Suburban shoebox units: Bottom falling out of sector? (ST, 2 September 2014)
Shoebox apartments outside the city centre could lose their cachet once the flood of new homes hits the market next year. Experts note that tenants are enjoying greater choice, and that will only get better as the pool of available real estate deepens. That trend spells bad news for suburban shoebox homes, which have a limited appeal given their location and relatively cramped living space. Of the 53,900 new condo units expected to come on the market in the next 30 months, the experts point out, most will be small or shoebox apartments – with a floor area of up to 506 sqft. Landlords of such flats in less accessible locations will likely find it “challenging” to let out their units. Since 2009, when shoebox units became popular, the bulk of transactions in this category has been outside the city centre, noted a property consultant.
HDB fleshes out Smart Town framework (BT, 12 September 2014)
Singapore’s Housing and Development Board (HDB) recently announced a smart town framework and said it will pilot selected initiatives in Punggol Northshore to assess their viability and suitability, before extending them to other estates. The framework will leverage on Information and Communication Technology to make HDB towns and estates “more liveable, efficient, sustainable and safe for our residents”, said HDB’s CEO, Cheong Koon Hean. The framework – which maps out how HDB intends to introduce the “smart” element to its towns and estates – focuses on planning, environment, estate and living. HDB said that an example of a smart planning technology is a decision-making modelling tool to help planners understand the trade-offs involved when introducing new sustainable features into HDB towns. To create a smart environment, HDB will wire up estates with a network of sensors that will capture real-time information such as temperature, humidity and wind-speed to create a more pleasant environment.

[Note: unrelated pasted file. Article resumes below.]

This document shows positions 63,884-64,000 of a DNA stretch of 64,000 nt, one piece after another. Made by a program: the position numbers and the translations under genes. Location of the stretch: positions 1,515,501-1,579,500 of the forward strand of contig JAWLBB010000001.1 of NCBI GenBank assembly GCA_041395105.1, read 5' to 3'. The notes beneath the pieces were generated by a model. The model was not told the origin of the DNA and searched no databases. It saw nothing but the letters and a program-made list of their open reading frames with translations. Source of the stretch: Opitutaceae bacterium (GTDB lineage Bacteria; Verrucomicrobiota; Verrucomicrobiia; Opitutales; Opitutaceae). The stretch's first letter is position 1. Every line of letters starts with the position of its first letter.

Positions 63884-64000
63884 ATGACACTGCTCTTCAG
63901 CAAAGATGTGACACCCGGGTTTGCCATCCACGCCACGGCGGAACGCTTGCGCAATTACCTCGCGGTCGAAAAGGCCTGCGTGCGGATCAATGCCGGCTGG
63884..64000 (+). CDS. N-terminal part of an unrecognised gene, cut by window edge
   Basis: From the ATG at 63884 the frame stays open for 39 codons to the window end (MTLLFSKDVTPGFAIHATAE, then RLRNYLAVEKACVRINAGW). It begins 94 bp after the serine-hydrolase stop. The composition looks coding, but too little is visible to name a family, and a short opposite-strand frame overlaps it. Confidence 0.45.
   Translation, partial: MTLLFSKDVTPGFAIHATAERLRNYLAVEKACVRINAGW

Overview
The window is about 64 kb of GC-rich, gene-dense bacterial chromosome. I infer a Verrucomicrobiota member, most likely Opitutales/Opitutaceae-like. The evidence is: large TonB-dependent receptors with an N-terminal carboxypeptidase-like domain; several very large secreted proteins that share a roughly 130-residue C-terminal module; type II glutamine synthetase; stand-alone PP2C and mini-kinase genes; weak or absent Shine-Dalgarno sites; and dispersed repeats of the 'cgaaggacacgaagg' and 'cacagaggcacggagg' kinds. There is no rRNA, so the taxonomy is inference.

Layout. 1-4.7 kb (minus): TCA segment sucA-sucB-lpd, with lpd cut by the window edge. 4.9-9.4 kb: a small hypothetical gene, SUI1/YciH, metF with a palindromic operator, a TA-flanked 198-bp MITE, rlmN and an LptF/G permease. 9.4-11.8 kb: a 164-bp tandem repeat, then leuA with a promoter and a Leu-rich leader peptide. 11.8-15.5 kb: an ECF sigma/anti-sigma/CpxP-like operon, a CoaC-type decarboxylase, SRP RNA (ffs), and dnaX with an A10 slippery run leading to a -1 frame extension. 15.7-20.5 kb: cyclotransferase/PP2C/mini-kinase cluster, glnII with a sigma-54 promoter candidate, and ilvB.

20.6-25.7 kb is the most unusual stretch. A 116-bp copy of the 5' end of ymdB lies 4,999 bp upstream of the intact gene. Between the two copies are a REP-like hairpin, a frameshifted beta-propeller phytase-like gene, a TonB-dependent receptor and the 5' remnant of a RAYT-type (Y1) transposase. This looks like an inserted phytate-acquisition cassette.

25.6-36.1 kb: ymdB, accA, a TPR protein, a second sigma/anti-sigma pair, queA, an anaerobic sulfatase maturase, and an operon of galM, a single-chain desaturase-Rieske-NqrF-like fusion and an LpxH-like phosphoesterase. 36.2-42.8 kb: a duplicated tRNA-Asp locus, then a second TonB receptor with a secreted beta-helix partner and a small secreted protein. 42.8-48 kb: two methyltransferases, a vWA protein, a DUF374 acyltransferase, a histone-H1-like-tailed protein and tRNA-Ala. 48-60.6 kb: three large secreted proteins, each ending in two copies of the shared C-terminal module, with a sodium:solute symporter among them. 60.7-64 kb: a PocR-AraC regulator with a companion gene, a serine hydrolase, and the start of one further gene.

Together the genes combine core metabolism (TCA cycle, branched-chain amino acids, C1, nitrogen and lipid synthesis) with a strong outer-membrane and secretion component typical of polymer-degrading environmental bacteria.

HDB details plans for three new housing districts (BT, 10 September 2014)
The Housing and Development Board (HDB) recently unveiled detailed plans for the first housing projects in Bidadari and Tampines North, as well as for Punggol Northshore – one of seven new waterfront housing districts in Punggol. Punggol’s Northshore District will be the next one to be developed after the Matilda District. It will offer about 6,000 new flats, with the first project slated to be launched in 2015. New technologies will be employed to make the district “smart and sustainable”. In fact, Northshore will be the first district to test-bed smart technologies in public housing. It will feature intelligent car parks, smart lighting and smart waste management. The smart waste management system will also be set up in the first housing precincts in Bidadari and Tampines North. The Northshore District will also have varied building heights to capitalise on the sea views and a seafront commercial centre. Its blocks will also be installed with solar ready roofs.
Government Land Sales
Sim Lian tops bids for EC site, beating market expectations (BT, 5 September 2014)
The latest state tender for an executive condominium (EC) site in Choa Chu Kang Drive shows that developers would still make a beeline for attractive sites. Located about 550 metres from Choa Chu Kang MRT Station and Bus Interchange and Lot One Shoppers’ Mall, the 1.9-hectare plot drew eight bids, with the highest at S$361.08 psf ppr from Sim Lian Land – slightly above market expectations. One consultant had expected the site to draw 5-6 bids with the winning bid at S$320-350 psf ppr. However, he added: “I see a mix of both caution and optimism. The optimism is in the top bid being higher than expected; the caution is the top bid being pretty close to the S$357 psf ppr average price for the two adjacent Choa Chu Kang Grove EC plots sold in February – despite the latest site being more attractive.